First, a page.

Damon Suede on Romance University on why even in the sweetest romance the characters must suffer.
Romance writers are sadists at heart. They have to be, because romance needs genuine suffering to produce the transformations and emotion that make for memorable reading. Sure…romance authors need to love their characters, but even more essential is the capacity for extended imaginary sadism that pushes beyond the box. If we can admit that bad stuff happens to good people, then really hideous misfortunes happen to great people…and romance characters need to (by all accounts) seem doomed from the get-go.
The Past is a Miserable Country: queer historical romance
KJ Charles guest posts on All About Romance about how to justify a happy ending for LGBTQ characters in historical romance.
If you don’t like your romance to be angst-filled, and you want to be assured that when you close the book, you leave the characters at the start of a blissful life together, it seems that queer romance has a problem. How can you have a happy ending to a male/male Regency romance when your heroes not only can never come out, but could face the gallows if they get caught together? How can the reader believe in a proper HEA in a hostile world? Isn’t every queer historical romance either a parade of angst or an unconvincing denial of the horrible realities?
How to Tell If Your Story Idea Is Mediocre—And How to Improve It
Laurie Scheer challenges you to consider if your story is not up to the standard needed for publication, and talks about how you figure out how to give it an edge.
Sorry to have to burst your bubble, but agents, managers, publishers, folks who work at production companies, and any type of potential buyer does not want to be bothered with material that’s just ordinary. They have seen it all. They have read manuscripts that didn’t get made—often for good reasons—and they have heard pitches, read loglines and synopses and treatments for thousands of ideas. These folks are not practicing their game—they are playing hardball. They want to win in this competitive market and they are looking for material they can win with.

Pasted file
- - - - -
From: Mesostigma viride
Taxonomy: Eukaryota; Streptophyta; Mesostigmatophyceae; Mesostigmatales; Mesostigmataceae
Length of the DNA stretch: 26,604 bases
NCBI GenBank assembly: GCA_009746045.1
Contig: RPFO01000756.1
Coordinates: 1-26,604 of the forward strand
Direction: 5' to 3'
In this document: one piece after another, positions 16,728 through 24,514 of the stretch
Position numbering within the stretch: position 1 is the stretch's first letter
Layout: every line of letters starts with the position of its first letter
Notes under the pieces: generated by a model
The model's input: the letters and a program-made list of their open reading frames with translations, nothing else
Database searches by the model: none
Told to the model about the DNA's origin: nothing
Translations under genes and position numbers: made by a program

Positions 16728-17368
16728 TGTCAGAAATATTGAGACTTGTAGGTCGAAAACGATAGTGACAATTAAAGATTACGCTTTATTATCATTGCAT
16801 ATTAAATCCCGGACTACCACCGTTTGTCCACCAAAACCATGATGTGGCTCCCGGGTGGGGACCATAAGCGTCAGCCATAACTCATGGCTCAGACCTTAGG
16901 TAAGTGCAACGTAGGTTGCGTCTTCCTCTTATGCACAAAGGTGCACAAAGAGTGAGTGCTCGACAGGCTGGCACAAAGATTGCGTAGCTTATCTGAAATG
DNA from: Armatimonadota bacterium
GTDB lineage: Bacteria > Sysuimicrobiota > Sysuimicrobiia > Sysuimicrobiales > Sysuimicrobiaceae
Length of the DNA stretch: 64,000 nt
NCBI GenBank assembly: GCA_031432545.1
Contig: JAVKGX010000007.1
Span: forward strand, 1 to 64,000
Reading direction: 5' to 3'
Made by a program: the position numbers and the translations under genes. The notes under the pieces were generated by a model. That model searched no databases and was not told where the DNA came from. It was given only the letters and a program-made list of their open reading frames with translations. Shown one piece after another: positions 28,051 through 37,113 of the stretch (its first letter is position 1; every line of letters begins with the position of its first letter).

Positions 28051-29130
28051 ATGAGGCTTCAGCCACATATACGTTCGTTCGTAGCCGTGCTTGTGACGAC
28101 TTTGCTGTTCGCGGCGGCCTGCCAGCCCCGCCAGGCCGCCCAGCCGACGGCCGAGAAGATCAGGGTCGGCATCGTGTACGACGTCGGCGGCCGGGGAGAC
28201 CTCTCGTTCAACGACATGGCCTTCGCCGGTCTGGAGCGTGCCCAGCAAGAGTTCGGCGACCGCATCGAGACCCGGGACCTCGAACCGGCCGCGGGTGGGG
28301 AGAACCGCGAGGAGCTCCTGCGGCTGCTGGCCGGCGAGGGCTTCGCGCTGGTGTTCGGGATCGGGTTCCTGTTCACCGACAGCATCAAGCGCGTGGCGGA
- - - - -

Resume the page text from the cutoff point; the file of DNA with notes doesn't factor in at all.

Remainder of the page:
Alexis Hall’s response to a much commented on post on Queer Romance Monthly about the place of the HEA in queer romance.
Usefully, I think you can make a strong analogy between the revelation at the end of a mystery and the Happy Ever After at the end of a romance. And, yes, you could write a story in which a mystery was a raised and was never resolved (The Name of the Rose, The New York Trilogy and even The Curious Incident of the Dog in the Night-Time all spring to mind) but it wouldn’t really be genre mystery, it would be literary fiction using the modes of mystery storytelling. Just as many romance readers read romances to feel good, many mystery readers read mysteries to play along at home, and not finding out whether you got the answer right would be deeply frustrating.
The Importance of Inciting Moments
Amanda Patterson on the Writer’s Write blog about how to open your story strongly.
As a fiction writer you need to un-learn everything you were taught about story-telling as a child. Adults want to read a book that begins with a bang. They want to land in the middle of the action, identify with the protagonist, and take a thrilling vicarious ride to a resolution.
Grown-Up Reading: Why Romance and Happy Endings Matter
KJ Charles on the importance and value of happy endings in literature
Romance, like all genre fiction, is all about the story. And sometimes we need stories with happy endings. Sometimes we need fiction that reminds us things can come right, people can be decent, stuff can work out.
Diving Deep into Deep Point of View
Rhay Christou on Writers in the Storm blog about deep POV – useful if you’re just starting your NaNoWriMo novel.
Deep point of view is intense. It not only represents the sights, sounds, and actions filtered through a POV (point of view) character but goes deeper into emotions as well as a character’s unique worldview. In deep point of view the character owns the page and the author becomes nonexistent. Deep point of view allows the reader to live vicariously through the actions, reactions, and emotions of a character.
Now excuse me while I get back to pounding the keys!